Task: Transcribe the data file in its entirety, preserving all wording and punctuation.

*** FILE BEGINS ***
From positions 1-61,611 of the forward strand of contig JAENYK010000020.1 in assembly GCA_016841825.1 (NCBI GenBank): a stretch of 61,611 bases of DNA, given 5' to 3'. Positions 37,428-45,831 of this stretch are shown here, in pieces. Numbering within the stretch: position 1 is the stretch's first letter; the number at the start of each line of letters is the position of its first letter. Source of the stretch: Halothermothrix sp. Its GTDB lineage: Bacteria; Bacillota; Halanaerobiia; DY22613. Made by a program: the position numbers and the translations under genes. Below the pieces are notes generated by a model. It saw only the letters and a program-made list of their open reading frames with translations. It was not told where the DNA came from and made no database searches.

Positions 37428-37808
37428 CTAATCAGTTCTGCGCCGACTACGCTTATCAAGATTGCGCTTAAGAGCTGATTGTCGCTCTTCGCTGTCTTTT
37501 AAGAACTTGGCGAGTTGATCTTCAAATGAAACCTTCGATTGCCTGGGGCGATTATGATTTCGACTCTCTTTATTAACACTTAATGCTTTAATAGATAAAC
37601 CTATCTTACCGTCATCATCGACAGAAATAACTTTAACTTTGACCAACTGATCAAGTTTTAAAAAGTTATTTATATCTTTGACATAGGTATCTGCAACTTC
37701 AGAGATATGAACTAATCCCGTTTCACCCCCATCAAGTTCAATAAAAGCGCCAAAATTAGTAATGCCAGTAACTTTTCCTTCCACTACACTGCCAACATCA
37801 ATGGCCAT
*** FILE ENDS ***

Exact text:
From positions 1-61,611 of the forward strand of contig JAENYK010000020.1 in assembly GCA_016841825.1 (NCBI GenBank): a stretch of 61,611 bases of DNA, given 5' to 3'. Positions 37,428-45,831 of this stretch are shown here, in pieces. Numbering within the stretch: position 1 is the stretch's first letter; the number at the start of each line of letters is the position of its first letter. Source of the stretch: Halothermothrix sp. Its GTDB lineage: Bacteria; Bacillota; Halanaerobiia; DY22613. Made by a program: the position numbers and the translations under genes. Below the pieces are notes generated by a model. It saw only the letters and a program-made list of their open reading frames with translations. It was not told where the DNA came from and made no database searches.

Positions 37428-37808
37428 CTAATCAGTTCTGCGCCGACTACGCTTATCAAGATTGCGCTTAAGAGCTGATTGTCGCTCTTCGCTGTCTTTT
37501 AAGAACTTGGCGAGTTGATCTTCAAATGAAACCTTCGATTGCCTGGGGCGATTATGATTTCGACTCTCTTTATTAACACTTAATGCTTTAATAGATAAAC
37601 CTATCTTACCGTCATCATCGACAGAAATAACTTTAACTTTGACCAACTGATCAAGTTTTAAAAAGTTATTTATATCTTTGACATAGGTATCTGCAACTTC
37701 AGAGATATGAACTAATCCCGTTTCACCCCCATCAAGTTCAATAAAAGCGCCAAAATTAGTAATGCCAGTAACTTTTCCTTCCACTACACTGCCAACATCA
37801 ATGGCCAT